VENICE, Italy – Venice could use a bailout. The city built on water has too much of it.
Residents and tourists waded through knee-deep water Monday as they navigated the city's narrow streets and alleys, and its historic St. Mark's Square was inundated. Boxes of tourist merchandise floated inside the flooded shops around the square and even the city's famed pigeons sought refuge on rooftops and windowsills.
One of the highest tides in its history brought Venice to a virtual halt, rekindling a debate over a plan to build moveable flood barriers in an effort to save the lagoon city from high tides.
City officials said the tide peaked at 61 inches (156 centimeters), well past the 40-inch (110-centimeter) flood mark, as strong winds pushed the sea into the city.
Alarms went off at 6:37 a.m. to alert citizens, but many residents were taken by surprise because authorities had initially not forecast such a high water level.
In St. Mark's Square, one of the city's lowest points, tourists tried to stay dry by hopping on cafe tables and chairs sticking out of the water. The water was so high that someone rowed a small speedboat across the wide square.
"It was quite an extraordinary experience," said Michel Gorski, visiting from Brussels with his wife. "We got stuck in the hotel for half a day but we didn't suffer. We were sorry for the restaurants and stores around, but there was no panic and everyone worked really hard to clean up quickly."
Workers were unable to install the traditional raised wooden walkways used during flooding because the water rose so high the platforms would have floated away too.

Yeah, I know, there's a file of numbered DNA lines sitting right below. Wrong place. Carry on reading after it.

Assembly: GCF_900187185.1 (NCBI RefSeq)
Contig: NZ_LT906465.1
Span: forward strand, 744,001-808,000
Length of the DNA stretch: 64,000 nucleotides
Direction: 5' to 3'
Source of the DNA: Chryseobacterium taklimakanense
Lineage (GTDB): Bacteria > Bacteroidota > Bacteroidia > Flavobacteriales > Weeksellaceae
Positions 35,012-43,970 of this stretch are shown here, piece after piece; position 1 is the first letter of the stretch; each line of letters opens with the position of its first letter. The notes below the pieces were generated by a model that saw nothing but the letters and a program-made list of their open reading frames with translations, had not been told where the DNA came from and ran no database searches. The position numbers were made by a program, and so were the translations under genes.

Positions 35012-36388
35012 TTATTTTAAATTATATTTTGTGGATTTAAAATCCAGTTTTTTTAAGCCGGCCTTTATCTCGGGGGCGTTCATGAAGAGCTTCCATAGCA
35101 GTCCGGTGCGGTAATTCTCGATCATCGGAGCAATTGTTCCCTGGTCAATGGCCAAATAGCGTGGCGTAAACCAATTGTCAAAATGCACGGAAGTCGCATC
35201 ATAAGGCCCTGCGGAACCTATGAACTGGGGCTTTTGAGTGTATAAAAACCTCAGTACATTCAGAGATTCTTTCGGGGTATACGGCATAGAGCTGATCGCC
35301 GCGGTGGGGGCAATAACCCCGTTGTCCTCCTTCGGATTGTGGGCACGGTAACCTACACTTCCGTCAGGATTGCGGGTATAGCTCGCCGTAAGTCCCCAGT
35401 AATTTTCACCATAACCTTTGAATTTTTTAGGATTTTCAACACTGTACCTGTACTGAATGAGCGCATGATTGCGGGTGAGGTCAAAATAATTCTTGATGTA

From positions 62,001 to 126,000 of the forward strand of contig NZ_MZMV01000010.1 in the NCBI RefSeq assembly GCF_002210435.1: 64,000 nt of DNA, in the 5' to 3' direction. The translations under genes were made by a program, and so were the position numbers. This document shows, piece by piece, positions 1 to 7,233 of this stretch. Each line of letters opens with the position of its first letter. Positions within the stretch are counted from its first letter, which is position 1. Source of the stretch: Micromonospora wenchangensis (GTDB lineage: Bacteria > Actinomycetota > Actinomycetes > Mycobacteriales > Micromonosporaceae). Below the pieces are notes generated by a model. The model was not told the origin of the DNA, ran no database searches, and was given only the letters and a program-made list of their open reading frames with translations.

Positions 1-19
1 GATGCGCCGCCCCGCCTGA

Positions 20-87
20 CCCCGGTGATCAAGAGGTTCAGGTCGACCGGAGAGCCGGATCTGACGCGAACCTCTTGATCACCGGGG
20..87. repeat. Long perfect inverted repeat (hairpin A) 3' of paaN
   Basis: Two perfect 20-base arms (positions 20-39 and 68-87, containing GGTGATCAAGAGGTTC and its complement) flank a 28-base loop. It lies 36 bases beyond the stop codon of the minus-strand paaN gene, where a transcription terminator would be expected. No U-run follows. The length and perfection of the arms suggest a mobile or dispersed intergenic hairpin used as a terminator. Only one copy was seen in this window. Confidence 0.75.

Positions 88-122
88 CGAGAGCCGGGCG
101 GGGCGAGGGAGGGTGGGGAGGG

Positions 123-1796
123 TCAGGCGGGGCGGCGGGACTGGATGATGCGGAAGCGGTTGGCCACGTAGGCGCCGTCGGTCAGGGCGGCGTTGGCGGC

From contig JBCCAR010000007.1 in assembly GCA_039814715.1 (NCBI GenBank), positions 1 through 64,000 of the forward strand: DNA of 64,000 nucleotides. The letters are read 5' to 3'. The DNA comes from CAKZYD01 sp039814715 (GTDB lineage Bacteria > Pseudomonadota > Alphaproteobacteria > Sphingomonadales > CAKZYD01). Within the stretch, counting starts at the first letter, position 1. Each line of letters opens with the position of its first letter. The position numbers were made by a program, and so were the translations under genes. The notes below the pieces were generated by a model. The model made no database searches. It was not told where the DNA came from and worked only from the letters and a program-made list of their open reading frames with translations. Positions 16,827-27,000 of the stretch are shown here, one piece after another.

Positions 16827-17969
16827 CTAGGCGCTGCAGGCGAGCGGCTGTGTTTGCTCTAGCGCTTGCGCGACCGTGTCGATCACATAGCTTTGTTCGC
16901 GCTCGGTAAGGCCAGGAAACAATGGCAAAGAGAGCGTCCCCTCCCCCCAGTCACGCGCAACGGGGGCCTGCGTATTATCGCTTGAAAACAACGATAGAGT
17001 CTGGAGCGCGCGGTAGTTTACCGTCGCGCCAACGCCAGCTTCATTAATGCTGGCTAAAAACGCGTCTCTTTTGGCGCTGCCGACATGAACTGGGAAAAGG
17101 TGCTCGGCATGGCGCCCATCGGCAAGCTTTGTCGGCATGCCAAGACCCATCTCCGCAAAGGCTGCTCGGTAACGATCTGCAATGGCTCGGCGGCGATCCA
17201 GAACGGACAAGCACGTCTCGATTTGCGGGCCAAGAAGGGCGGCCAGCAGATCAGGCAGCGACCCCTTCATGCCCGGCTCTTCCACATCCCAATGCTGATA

"There are very few streets that are water-free," admitted city spokesman Enzo Bon.
In an ironic twist, the flooding also idled the city's water buses because their boarding platforms were underwater.
Bon had no reports of damage to the city's architectural jewels, and the Culture Ministry was monitoring the situation.
It was the fourth highest tide since 1872, when the city started keeping records. The last time Venice saw such high waters was in 1986, while the all-time record was 76 inches (194 centimeters) in 1966.
That flood forced 3,000 people to evacuate and damaged many historic buildings, but largely spared the city's art — which had long ago been removed to upper floors because of frequent flooding by tides.
"In Venice, we know how to live with high water," said Bon. "Of course there are some problems, because today's was an exceptional event."
Giancarlo Galan, the conservative governor of the surrounding Veneto region, criticized Venice's center-left administration for failing to prepare for the flood and for allegedly stonewalling a long-planned system of barriers that would rise from the seabed to ease the effect of high tides.
The $5.5 billion project, called "Moses" after the Biblical figure who parted the Red Sea, has been under construction for years and is expected to be completed by 2011. The company building the barriers said, had the system been in place, the city would not have been flooded Monday.
Venice Mayor Massimo Cacciari insisted the city's experts had done a good job and had revised their forecasts well before the water came in. Cacciari, who has criticized the barriers, said the government-backed project would be completed.
With low tide setting in and waters receding Monday afternoon, some tourists were charmed by the water wonderland.
"The hotel had to turn off the gas and the electricity, but they made us a nice candlelit cold lunch," said Yacob Laurent, a visitor from Paris. "They gave us boots and my wife and I went for a walk. It was a lot of fun."